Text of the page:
In May, an American national, John Yettaw swam into the house of Aung San Suu Kyi and was caught by the military guarding her compound. Aung San Suu Kyi was subsequently detained in Insein Prison while waiting for trial for “breaking the terms of her house arrest”. Before the trial, Attorney Aung Thein was disbarred for previous counts of “contempt of court” and representing other activists. During the trial, the Burmese government arrested people who prayed for Aung San Suu Kyi. The court also refused to call witnesses from National League for Democracy (NLD), of which Aung San Suu Kyi is the leader. These showed the inclinations of the court to issue ruling in accordance with government order. On 11 August, Aung San Suu Kyi was sentenced three years imprisonment with hard labor. The continually extended house arrest of Aung San Suu Kyi is legally groundless. The SPDC utilizes this ruling to send warning to the opposition regarding the upcoming 2010 general election.
Despite the fact that Than Shwe, the Burmese leader, has signed a special order, commuted the sentence to 18-month house arrest, national leaders and civil organizations around the world express their disappointment for this ruling. UN Secretary General Ban Ki-Moon deplores this ruling and calls on the Burmese government to release all political prisoners, including Aung San Suu Kyi. Britain’s Prime Minister Gordon Brown says he is saddened and angry and decries the ruling as political sentence. The French President also calls on the European Union to institute sanctions against Burma. Sweden, currently holding EU Presidency, declares its intention to adopt stricter measure against individuals responsible for this ruling. German Vice-Chancellor and Federal Foreign Minister Frank-Walter Steinmeier views the trial as a farce. US Secretary of State Hillary Clinton urges the Burmese government to immediately release Aung San Suu Kyi and John Yettaw. Despite the fact that her house arrest expired on 27 May, the Burmese government uses this trial to extend her house arrest. This has caused governments in Asia, including ASEAN member Singapore, the Philippines, and Indonesia, to issue statements expressing condemnation.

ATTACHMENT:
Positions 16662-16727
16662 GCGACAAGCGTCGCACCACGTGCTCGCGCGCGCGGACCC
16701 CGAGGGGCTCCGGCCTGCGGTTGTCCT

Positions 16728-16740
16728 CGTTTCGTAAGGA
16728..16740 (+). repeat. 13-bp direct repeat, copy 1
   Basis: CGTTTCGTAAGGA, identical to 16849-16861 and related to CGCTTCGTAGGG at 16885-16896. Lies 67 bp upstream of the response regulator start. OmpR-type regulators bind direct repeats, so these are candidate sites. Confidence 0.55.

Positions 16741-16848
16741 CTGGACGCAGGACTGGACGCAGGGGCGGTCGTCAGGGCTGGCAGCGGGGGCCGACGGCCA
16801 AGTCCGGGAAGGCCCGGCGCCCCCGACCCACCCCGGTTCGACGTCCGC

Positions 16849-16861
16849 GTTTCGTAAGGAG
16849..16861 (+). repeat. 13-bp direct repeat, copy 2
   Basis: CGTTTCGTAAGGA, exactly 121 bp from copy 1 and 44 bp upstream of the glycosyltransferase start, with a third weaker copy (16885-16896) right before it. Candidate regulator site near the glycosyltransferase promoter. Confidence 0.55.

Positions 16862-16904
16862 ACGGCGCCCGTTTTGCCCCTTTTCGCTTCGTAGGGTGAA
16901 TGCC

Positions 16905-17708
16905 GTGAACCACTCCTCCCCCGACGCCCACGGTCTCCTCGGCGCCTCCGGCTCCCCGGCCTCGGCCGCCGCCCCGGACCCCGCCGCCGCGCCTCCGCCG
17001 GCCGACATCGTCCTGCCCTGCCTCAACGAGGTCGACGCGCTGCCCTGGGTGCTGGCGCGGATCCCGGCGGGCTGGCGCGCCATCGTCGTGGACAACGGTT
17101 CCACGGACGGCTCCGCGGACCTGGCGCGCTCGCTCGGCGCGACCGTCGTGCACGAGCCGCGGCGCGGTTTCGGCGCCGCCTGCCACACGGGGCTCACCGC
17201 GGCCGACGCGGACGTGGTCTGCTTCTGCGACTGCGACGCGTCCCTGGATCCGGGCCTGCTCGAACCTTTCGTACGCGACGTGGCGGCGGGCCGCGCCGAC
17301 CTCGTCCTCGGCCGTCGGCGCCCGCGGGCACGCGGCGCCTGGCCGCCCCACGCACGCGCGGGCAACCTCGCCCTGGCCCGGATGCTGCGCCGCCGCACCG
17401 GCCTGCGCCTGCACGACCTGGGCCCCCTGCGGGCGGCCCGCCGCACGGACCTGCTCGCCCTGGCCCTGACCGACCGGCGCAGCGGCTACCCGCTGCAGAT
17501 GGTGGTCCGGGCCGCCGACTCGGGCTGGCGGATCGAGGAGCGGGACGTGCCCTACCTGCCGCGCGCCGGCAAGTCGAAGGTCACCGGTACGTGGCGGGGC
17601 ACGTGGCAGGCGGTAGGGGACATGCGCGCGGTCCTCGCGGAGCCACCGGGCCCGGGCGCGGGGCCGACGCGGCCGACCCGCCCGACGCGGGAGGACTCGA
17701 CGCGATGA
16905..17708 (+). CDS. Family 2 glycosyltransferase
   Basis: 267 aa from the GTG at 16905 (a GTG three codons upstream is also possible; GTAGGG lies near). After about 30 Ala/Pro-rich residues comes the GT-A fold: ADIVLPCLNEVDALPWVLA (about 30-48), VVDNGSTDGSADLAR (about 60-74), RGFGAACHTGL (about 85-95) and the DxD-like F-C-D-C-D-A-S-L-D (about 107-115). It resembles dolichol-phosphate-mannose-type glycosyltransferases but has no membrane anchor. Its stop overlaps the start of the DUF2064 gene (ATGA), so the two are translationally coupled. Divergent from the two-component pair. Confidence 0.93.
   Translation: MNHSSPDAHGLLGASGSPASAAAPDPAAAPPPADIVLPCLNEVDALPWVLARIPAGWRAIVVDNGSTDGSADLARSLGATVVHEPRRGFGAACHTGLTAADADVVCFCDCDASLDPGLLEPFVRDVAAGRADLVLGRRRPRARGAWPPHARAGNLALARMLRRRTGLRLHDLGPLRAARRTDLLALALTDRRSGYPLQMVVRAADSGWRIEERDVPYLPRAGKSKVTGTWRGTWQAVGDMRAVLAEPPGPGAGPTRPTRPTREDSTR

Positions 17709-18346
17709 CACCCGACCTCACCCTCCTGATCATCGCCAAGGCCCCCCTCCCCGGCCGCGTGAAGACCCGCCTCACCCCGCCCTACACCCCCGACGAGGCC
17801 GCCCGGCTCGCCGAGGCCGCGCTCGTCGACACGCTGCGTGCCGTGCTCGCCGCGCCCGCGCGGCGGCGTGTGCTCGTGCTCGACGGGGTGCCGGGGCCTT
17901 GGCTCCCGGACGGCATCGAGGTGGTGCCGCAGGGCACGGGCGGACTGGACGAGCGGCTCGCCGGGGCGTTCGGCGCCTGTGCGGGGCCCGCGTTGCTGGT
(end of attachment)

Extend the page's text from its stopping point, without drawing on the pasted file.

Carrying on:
Taiwan Free Burma Network (TFBN), an alliance formed by Taiwan civil society organizations, through this joint statement, urges the Burmese government to immediately and unconditionally release Aung San Suu Kyi, and invalidate the special order for house arrest. Taiwan Free Burma Network (TFBN) also urges UN Security Council to include Burma on its agenda as well as ASEAN to discuss democratization in Burma during the upcoming Summit and to assist the newly established ASEAN Human Rights Body to carry out its mandate.
Taiwan Civil Society will continue to join Mask Campaign in collaboration with Burma Partnership (BP), paying close attention to the conditions of more than 2,000 political prisoners. Taiwan Free Burma Network (TFBN) urges Taiwanese government to express condemnation concerning this ruling, as it did during the Saffron Revolution in 2007. Other countries in the region, especially China and India, are encouraged to exert their influence on the Burmese government to assist democratization in Burma.